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Stacie McGregor comes bopping back again with Straight Up. She released this album independently last year, but over the months it garnered enough interest for her to go in and re-record some tracks, have some remastered and even add a new tune. The album had been added to playlists in Germany, Australia, Hungary, Poland and Spain, and with the new sound, and the fresher approach, there should be renewed interest in McGregor and her music.
The new track, "Horacin' Around," does not require an intuitive mind to know in whose direction the acknowledgment flows. This one has a nice swing to it, the unison lines of the horns a delectable intro before Kevin Turcotte breaks out on the trumpet. His ideas swell from a deep well of inspiration, and so do those of Michael Stuart, whose saxophone is big and brawny, yet never overwhelms or shadows the strength of the composition. And then comes McGregor, adding the icing with her compact sense of articulation. This time around "Red's Blues" is given a deeper hue, a more palpable feeling rising from the intense emotive drive of Chris Mitchell on saxophone. Does "Very Late" tell a tale? It goes out of the dimension of the other compositions, fracturing time before it is bound on the gossamer lines of the horns that slowly but certainly give it shape. Stuart brings it into orbit as he frames convincing bop lines, Turcotte using the mute and soaring high, and McGregor adding a bright, traipsing line.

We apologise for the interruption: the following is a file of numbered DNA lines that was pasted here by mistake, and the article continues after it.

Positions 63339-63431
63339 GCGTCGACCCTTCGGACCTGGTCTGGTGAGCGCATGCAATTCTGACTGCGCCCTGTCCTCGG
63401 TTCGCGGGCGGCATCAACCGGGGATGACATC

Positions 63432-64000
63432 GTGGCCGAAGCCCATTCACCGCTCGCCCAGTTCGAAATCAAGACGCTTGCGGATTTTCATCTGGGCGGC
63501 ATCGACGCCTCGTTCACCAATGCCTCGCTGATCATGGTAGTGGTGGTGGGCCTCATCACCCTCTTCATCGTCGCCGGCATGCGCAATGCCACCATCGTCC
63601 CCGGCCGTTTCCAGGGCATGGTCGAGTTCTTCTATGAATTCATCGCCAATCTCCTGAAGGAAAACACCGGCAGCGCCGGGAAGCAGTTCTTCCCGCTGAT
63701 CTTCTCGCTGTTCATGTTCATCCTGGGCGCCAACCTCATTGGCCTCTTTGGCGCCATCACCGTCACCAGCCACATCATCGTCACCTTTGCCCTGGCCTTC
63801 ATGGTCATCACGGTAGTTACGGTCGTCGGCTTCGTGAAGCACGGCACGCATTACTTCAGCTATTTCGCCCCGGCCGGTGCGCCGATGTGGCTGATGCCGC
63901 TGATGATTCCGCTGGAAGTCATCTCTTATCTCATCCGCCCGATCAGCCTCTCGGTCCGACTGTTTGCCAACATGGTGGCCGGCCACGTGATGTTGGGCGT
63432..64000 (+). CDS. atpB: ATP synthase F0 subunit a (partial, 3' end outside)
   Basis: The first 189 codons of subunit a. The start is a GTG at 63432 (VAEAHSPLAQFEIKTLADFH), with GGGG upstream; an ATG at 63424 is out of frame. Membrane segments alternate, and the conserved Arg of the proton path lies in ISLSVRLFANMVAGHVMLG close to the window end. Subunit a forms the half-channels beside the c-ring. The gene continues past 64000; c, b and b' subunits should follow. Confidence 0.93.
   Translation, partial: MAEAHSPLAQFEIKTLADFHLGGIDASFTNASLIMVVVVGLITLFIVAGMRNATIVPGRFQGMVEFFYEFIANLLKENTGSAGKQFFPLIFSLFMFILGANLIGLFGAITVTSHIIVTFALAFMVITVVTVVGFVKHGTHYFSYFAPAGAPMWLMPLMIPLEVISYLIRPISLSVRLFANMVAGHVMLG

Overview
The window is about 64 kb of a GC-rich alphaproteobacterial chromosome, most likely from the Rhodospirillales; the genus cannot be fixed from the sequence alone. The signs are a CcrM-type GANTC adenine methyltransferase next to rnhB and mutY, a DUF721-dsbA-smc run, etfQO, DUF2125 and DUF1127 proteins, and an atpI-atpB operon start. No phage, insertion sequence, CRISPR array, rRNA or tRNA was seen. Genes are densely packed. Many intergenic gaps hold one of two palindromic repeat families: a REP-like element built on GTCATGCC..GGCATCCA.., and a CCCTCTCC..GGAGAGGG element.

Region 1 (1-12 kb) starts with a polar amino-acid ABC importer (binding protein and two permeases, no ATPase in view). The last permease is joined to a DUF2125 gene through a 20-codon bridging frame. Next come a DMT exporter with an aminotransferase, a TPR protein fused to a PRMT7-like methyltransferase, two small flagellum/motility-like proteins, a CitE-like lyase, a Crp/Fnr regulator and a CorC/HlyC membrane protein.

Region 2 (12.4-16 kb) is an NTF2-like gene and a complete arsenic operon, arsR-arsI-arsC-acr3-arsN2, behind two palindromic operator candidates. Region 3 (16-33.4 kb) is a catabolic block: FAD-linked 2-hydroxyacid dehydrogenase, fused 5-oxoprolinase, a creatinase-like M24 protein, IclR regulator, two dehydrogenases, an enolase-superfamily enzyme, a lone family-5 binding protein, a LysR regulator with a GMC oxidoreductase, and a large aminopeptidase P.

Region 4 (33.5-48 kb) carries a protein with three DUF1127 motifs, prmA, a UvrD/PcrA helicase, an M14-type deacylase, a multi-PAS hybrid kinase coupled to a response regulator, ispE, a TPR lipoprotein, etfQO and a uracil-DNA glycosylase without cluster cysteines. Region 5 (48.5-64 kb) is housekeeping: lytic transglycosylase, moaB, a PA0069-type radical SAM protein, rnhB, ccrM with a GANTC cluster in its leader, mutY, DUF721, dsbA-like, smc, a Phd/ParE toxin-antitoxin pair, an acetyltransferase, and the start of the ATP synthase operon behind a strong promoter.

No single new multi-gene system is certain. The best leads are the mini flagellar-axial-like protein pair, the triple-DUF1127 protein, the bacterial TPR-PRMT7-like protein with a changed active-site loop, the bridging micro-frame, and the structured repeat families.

Straight Up is not all new, but it is improved, and that is good measure.
I love jazz because anything is possible; it has few rules and the best jazz breaks those ones. I prefer free improv because it doesn't really have any rules at all.
I was first exposed to jazz in my teens (in the late sixties).
The first jazz record I bought was Filles de Kilimanjaro by Miles Davis, shortly followed by Extrapolation by John McLaughlin.
My advice to new listeners is to listen as widely as possible and not to make snap judgments--stick with it.